Buyers understand that divorcing couples are motivated sellers and might need to sell their homes quickly. Try to remove the following signs that a divorce is pending:

  • Missing pictures from the wall
  • Missing furniture/sparse furnishings
  • Empty closets
  • Unkempt landscaping
  • Other indicators of stress/distress

You might want to get help from a real estate agent with staging your home so that it appears more inviting. If your spouse has moved out, try to fill in the voids left behind.

If you and your spouse are both in the home during the divorce, avoid arguing or the appearance of conflict when prospective buyers come to view your home, and avoid telling them your reason for selling is a divorce.

 


 

4. A Spouse Who Can Buyout the Other Should Be Allowed to Do So

If your spouse truly wishes to remain in your marital home and doesn’t want to sell it, you should give him or her the chance to buy out your home equity in divorce. If you choose to do this, make sure your spouse is in a position to refinance the home in his or her name alone.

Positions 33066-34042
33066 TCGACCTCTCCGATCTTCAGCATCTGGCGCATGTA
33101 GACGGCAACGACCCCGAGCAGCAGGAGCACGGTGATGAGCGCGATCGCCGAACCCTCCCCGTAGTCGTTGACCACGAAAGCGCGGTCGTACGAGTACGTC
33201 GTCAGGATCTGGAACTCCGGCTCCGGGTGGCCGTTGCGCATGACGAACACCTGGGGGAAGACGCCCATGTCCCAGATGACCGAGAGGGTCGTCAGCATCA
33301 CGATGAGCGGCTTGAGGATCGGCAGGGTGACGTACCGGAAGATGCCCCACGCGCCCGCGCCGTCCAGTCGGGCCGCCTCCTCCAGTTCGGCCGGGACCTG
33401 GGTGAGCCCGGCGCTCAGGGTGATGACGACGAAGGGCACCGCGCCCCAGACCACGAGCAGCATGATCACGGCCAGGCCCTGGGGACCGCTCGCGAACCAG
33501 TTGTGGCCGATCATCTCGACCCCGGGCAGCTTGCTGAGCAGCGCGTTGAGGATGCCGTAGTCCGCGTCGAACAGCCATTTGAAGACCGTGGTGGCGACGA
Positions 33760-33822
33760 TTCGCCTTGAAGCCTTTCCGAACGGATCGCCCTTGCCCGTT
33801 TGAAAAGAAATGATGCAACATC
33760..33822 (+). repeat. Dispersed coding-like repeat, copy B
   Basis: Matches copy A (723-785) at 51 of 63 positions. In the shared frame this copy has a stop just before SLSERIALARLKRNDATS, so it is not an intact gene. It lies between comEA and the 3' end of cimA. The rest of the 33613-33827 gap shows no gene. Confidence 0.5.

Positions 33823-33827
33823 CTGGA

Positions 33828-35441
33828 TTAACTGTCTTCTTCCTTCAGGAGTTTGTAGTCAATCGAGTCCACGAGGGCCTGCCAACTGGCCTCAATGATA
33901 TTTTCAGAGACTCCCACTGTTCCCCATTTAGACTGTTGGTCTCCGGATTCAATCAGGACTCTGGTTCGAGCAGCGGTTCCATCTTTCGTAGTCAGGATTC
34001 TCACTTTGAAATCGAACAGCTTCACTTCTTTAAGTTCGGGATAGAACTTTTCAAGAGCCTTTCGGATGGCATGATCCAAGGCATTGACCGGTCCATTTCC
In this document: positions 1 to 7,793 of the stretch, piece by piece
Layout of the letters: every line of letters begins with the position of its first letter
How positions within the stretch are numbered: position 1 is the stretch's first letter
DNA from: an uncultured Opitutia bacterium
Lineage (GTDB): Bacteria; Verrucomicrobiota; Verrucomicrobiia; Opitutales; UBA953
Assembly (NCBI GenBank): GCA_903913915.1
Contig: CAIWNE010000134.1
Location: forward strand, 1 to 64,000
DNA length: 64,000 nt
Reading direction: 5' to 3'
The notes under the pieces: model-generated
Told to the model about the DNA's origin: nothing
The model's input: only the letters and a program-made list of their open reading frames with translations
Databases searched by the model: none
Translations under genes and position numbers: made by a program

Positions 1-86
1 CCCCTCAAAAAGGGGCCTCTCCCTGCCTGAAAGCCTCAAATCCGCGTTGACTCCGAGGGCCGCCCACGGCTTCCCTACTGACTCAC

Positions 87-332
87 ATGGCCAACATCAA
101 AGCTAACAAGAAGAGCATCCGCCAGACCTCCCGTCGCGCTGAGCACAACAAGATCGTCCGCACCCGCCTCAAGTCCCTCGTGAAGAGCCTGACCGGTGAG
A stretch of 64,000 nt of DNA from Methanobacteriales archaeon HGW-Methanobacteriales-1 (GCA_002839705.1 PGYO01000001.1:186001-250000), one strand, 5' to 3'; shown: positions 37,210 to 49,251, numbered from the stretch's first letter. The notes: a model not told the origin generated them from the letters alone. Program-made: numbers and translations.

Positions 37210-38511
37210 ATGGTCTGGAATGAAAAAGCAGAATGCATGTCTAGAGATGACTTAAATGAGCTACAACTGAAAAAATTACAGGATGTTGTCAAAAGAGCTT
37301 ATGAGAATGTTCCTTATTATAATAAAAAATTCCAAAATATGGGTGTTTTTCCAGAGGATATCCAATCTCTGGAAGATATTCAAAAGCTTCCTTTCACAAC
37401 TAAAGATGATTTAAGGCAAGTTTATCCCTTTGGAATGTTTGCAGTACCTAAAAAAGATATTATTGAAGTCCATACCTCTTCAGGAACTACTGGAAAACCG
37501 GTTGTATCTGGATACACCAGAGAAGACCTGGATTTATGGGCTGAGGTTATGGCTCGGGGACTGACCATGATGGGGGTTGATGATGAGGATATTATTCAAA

If he or she doesn’t have the financial means to assume the mortgage, your legal paraprofessional can negotiate with your spouse to try to secure an agreement to sell your home to get your name off the deed and the mortgage.

You won’t want your name to remain on the mortgage after your divorce because it could have the following impacts:

  • Tie up your credit and prevent you from buying a new home because of your debt-to-income ratio
  • Make your credit score decline if your spouse fails to keep up with the mortgage payments
  • Prevent you from separating your finances so that you can move forward with your life